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Middle Ground Marketing

Ghandi2  How do we get past the separatism in today’s book market? How do we invite readers to consider the created beauty of life? Defeating current market restrictions requires books that go to the middle ground, that show and/or talk about God and the world, about Jesus and fallen man. And the middle ground for these books that don’t fit the Jesus-sanitized ABA or the fallen-man-sanitized CBA is emerging. So how do we find it and become a part of it?


So the past few weeks, we’ve been looking at how to find it and become a part of it here, here, and here. These books are different. They go to people seeking to unify their lives in a full body-mind-spirit experience, who reject leaglism, hypocrisy, and prejudice, and aspire to live beyond categories that blind people, to make responsible choices to further those goals.


Middle ground authors are different too. They don’t promote agendas. They promote simple values like those described above. They don’t do phony. Authentic writing pours from their authentic living. “Happiness is when what you think, what you say, and what you do are in harmony.” Duplicity and negativism crush joy. And joy is their point.


This is the cresting wave of middle ground publishing to the spiritually curious, those interested and interesting people. “A small body of determined spirits fired by an unquenchable faith in their mission can alter the course of history.” So when these authors promote their writing, a spiritually-interested “marketing plan” certainly looks different. There’s a pared-down quality, a simplicity that attempts to conjure that other other all-important city, authenticity. If authors don’t live there in spiritually-interested publishing, they end up in Falacity (Feel free to leave your favorite Bushisms below.).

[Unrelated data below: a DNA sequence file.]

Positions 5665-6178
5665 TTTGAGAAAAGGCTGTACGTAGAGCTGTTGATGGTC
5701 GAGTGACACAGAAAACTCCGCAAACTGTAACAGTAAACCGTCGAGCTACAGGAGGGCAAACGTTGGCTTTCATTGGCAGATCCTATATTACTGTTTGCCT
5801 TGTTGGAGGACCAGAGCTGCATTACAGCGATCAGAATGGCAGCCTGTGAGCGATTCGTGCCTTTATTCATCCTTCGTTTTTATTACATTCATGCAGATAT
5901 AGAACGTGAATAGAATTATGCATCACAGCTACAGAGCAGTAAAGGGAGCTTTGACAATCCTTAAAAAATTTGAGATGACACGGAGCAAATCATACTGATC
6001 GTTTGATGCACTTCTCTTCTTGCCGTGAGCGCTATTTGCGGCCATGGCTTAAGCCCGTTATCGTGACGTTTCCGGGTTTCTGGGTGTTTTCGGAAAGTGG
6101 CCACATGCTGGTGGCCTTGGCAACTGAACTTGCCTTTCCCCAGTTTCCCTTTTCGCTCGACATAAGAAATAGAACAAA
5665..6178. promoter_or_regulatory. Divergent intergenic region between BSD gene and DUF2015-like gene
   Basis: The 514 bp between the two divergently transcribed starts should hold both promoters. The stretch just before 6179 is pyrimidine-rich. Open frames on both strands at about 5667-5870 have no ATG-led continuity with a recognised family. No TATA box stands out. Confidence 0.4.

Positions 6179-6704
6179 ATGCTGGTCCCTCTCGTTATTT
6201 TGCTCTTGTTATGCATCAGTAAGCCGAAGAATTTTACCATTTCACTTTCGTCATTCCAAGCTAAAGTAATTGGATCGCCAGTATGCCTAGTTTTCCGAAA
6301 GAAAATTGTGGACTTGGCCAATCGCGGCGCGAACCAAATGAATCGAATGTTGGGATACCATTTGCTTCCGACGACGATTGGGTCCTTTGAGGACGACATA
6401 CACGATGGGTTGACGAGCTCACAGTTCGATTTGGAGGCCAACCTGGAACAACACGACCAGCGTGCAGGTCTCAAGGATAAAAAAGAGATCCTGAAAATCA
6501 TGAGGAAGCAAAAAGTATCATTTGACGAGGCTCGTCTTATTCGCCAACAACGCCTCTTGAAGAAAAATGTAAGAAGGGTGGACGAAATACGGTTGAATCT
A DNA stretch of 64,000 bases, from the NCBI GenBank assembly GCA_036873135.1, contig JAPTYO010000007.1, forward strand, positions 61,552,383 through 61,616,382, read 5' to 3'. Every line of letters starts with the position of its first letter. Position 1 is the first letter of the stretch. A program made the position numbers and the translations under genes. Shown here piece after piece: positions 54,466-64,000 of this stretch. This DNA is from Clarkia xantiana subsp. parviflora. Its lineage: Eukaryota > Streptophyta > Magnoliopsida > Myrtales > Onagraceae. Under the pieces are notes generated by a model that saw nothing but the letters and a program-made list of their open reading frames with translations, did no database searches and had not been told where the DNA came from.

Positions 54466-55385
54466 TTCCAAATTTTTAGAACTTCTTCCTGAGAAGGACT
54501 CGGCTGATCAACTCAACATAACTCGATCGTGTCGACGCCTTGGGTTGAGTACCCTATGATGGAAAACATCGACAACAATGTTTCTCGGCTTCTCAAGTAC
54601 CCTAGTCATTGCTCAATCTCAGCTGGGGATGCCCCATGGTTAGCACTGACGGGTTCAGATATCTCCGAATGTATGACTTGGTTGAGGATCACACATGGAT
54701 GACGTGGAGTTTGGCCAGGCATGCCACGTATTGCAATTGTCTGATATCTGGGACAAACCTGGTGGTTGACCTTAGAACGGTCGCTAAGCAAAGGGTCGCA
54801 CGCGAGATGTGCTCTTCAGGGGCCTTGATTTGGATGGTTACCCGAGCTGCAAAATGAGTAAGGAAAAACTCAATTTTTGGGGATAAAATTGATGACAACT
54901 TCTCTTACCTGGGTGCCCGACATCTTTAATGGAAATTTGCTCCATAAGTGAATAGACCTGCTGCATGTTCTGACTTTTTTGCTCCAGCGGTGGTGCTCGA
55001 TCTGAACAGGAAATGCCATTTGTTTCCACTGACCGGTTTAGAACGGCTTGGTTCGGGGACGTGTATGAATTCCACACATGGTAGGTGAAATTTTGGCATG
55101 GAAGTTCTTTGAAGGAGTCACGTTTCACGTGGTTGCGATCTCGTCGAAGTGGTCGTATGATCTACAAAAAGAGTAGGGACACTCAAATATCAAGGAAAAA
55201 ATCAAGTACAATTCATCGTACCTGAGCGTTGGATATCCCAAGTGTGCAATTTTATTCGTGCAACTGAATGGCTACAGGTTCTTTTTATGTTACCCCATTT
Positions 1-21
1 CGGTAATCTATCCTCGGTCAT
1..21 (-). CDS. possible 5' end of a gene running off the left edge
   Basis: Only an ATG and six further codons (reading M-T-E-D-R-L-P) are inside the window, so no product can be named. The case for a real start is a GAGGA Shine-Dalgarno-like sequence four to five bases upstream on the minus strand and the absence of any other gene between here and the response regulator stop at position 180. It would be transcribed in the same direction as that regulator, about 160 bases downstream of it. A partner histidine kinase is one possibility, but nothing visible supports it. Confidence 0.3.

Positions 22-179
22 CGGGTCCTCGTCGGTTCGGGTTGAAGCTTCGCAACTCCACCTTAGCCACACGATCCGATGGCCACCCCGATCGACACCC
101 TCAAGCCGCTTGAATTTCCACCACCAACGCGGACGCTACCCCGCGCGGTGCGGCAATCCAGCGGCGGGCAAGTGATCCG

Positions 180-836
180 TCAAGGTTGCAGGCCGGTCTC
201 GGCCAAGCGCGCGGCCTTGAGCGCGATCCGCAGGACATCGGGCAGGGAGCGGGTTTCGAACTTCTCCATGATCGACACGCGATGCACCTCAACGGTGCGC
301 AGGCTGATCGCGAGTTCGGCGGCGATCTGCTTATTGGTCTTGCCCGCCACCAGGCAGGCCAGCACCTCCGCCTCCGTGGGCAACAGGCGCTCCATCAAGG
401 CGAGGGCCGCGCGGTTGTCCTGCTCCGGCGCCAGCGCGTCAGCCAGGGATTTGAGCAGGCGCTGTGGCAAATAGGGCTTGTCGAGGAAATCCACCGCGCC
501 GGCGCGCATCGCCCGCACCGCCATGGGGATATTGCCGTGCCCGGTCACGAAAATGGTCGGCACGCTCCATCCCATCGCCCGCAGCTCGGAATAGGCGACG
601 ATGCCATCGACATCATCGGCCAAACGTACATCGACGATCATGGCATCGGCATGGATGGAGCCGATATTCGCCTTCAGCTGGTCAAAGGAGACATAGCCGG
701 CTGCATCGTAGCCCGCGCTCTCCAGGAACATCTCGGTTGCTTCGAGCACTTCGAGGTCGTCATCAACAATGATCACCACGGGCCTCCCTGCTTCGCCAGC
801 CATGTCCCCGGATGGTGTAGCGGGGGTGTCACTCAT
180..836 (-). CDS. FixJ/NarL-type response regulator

Manipulative marketing is contrived and ignorant. “The moment there is suspicion about a person's motives, everything he does becomes tainted.” And if there’s anything antithetical to middle ground books it’s manipulation. No God-respecting author can “spin” their work. It’s obvious when marketing becomes a con. Viral marketing can have no strategy, no manufacturing. Yes, YouTube killed the commercial and ads (or launch parties) for consumer products don’t work anymore unless the customer is specifically looking for that product. Many people are looking to be sold books, so author launch parties are a good idea. But without word-of-mouth, the book will still die. You can’t get a million readers without being talked about. And you'll soon fade if you aren't visibly real. 


A better way to see book marketing is as it is: a service. “The best way to find yourself is to lose yourself in the service of others.” It’s not easy. But “unwearied ceaseless effort is the price that must be paid for turning faith into a rich infallible experience.” Your purpose in marketing must be the same as it is in writing: to offer an experience readers will want to live daily. Because the life-giving experience of your book comes from God and is God. “There are people in the world so hungry, that God cannot appear to them except in the form of bread.” Both are about filling people with the word of life and celebrating God’s work in passing on your observations, insights, and the beauty you’ve witnessed. To help others see what you see.


“Always aim at complete harmony of thought and word and deed. Always aim at purifying your thoughts and everything will be well.”